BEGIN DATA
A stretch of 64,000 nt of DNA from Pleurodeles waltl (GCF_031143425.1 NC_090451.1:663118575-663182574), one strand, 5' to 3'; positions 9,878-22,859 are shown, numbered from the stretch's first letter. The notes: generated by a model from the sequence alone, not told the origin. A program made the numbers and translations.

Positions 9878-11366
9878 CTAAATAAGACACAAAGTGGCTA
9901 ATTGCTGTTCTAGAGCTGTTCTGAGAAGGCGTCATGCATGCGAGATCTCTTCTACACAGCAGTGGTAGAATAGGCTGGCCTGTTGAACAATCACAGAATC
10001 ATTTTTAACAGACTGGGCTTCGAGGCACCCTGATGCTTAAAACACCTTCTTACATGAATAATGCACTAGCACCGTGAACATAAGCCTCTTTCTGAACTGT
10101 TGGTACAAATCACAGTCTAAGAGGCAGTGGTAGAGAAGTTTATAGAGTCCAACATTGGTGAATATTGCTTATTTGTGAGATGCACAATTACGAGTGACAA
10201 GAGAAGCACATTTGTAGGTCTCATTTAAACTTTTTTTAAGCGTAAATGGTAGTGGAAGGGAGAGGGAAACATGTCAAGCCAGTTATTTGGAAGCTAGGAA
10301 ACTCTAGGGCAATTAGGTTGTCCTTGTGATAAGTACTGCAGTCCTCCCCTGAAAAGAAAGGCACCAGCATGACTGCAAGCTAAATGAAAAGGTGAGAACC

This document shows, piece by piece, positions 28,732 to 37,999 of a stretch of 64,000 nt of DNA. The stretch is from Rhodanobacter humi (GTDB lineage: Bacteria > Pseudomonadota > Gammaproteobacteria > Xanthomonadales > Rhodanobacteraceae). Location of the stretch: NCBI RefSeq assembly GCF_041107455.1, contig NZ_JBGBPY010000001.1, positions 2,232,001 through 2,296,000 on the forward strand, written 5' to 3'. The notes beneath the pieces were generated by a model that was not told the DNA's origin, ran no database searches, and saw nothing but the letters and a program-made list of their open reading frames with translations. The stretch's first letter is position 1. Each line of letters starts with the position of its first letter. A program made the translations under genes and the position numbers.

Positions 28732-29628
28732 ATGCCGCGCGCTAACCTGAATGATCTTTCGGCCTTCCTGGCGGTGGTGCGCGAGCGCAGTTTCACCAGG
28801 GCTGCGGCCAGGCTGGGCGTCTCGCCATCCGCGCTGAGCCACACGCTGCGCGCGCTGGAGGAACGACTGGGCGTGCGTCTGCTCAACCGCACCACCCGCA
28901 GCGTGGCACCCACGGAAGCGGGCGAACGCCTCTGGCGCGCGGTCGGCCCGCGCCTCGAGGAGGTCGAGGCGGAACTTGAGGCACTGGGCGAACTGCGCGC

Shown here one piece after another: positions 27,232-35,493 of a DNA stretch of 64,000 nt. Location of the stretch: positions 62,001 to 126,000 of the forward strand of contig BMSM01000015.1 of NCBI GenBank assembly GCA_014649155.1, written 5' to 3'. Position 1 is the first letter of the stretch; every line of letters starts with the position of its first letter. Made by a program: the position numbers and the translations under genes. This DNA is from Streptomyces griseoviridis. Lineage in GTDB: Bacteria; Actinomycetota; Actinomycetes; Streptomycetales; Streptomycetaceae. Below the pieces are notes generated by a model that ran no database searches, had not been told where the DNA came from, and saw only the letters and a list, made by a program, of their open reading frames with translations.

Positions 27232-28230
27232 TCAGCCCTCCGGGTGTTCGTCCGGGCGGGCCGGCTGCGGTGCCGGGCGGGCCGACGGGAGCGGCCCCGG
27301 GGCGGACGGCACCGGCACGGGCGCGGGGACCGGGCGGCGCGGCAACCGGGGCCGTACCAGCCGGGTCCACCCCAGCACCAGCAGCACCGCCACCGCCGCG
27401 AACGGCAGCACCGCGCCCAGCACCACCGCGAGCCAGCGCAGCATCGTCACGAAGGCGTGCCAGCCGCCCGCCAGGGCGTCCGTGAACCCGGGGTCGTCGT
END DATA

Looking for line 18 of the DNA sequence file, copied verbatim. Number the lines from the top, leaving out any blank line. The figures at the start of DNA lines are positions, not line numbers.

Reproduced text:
27401 AACGGCAGCACCGCGCCCAGCACCACCGCGAGCCAGCGCAGCATCGTCACGAAGGCGTGCCAGCCGCCCGCCAGGGCGTCCGTGAACCCGGGGTCGTCGT